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Use discrimination trees for type search #250

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taktoa opened this Issue Apr 29, 2018 · 4 comments

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taktoa commented Apr 29, 2018

There is a data structure called a discrimination tree that allows one to compactly store a large number of terms (rose trees) with metavariables and then, given another term with metavariables, efficiently filter the set of contained terms down to a subset that may unify with the given term.

Discrimination trees are, at their core, just tries whose nodes are of type Maybe Node where Node is a type with one nullary constructor for each AST (term) constructor. Adding a term to a discrimination tree involves doing a preorder traversal of the term to get [Either Var Node] and then mapping either (const Nothing) Just and inserting the result into the underlying trie. Querying the discrimination tree involves a backtracking search. The leaves of the trie should have the set of terms whose preorder traversal is equivalent to that path through the trie.

If you hash-cons the discrimination tree, it can take up less space, which would be desirable for an on-disk representation, but may not be worth the effort. If you want to store a discrimination tree on disk, it would probably be wise to use Word32 offsets instead of pointers (or Word16 if the tree is small enough, which it will often be if someone is running the Hoogle indexer on lots of small packages and then combining the indexes). Discrimination trees are really just about filtering a large set of terms to yield a subset that contains the set that unify with some term, so if you have an implementation of unification that handles Haskell constraints, you can easily handle searching with constraints by running the unification algorithm on each term the discrimination tree outputs and throwing out the ones that fail to unify due to unsatisfied constraints.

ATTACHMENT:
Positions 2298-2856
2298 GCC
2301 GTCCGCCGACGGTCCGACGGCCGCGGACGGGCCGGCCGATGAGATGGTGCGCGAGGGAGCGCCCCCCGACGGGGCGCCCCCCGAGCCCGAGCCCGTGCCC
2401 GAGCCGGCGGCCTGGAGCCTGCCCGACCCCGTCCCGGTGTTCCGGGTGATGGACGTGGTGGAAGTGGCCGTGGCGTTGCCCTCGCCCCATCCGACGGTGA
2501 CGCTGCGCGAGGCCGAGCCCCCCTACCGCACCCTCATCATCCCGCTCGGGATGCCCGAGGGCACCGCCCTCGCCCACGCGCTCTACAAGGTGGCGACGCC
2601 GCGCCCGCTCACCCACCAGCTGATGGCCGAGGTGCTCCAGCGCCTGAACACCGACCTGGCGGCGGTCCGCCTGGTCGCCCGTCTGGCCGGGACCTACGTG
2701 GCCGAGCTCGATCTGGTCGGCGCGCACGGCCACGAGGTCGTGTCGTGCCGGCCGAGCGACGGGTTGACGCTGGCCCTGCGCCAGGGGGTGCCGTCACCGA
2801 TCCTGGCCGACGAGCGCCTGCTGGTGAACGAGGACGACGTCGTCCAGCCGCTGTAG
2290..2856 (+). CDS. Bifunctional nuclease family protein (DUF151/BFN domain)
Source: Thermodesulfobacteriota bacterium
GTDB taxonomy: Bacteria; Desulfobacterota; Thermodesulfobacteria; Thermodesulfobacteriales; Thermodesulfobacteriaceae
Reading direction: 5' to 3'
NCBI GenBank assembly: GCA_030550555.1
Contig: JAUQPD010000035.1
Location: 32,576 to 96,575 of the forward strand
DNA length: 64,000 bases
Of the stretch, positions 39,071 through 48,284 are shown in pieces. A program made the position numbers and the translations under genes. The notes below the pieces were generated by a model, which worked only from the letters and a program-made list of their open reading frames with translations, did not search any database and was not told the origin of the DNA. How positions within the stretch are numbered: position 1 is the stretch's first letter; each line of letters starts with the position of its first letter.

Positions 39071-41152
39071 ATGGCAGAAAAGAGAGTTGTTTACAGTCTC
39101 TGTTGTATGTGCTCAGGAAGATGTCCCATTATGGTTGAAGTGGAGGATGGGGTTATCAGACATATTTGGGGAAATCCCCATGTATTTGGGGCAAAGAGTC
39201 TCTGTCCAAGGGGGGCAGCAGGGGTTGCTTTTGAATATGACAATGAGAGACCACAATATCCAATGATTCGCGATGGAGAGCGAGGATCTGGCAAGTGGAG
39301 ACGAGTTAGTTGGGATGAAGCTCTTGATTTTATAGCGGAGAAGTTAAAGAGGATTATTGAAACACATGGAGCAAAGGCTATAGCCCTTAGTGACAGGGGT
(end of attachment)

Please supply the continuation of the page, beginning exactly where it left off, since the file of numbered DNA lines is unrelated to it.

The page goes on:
This problem in general is called term indexing. There are many data structures that can be used for term indexing, and a discrimination tree is one of the simplest. There are other options, like substitution trees, that may be more efficient. You may want to consult the resources below for more details:

If you implement discrimination trees for Hoogle, please consider putting the result of your efforts as a separate package on Hackage, as there is no package existing for them. I am working on an implementation (permalink) but it may take some time for it to be ready.

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ndmitchell commented Apr 29, 2018

That sounds like a good thing to use - I'd welcome help integrating it with Hoogle, and a plug-in library doing the heavy lifting would be awesome.

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taktoa commented Apr 29, 2018

Another thing to note: to handle rank-n types, which may have forall binders in them, we must erase all the forall binders (when indexing and when querying) by lifting them to the top level, since most/all term indexing data structures only work for terms without binders. This will give us some false positives, since querying the discrimination tree for forall s. (Int -> ST s) -> Int will yield (forall s. Int -> ST s) -> Int (assuming the latter has been inserted). The false positives can then be eliminated via unification. Since a rank-a type will never unify with a search query that is rank-b where a ≠ b, it may make sense to have two discrimination trees in the index: one for rank-1 terms, and one for rank-2 and up. It may also make sense to have more discrimination trees for different levels of higher-rank terms (one for rank-1, one for rank-2, one for rank-3, etc.); the tradeoff we are making is that the result of a querying will be more accurate but the size of the index may be larger (since splitting one discrimination tree into two will prevent sharing of trie nodes between similar terms).

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ndmitchell commented Apr 29, 2018

You really don't need to worry about rank-2 types - Hoogle already eliminates them already. They just don't occur enough in Haskell to care about.

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taktoa commented Apr 29, 2018

Some implementations of term-indexing data structures I found:

More potentially relevant papers:

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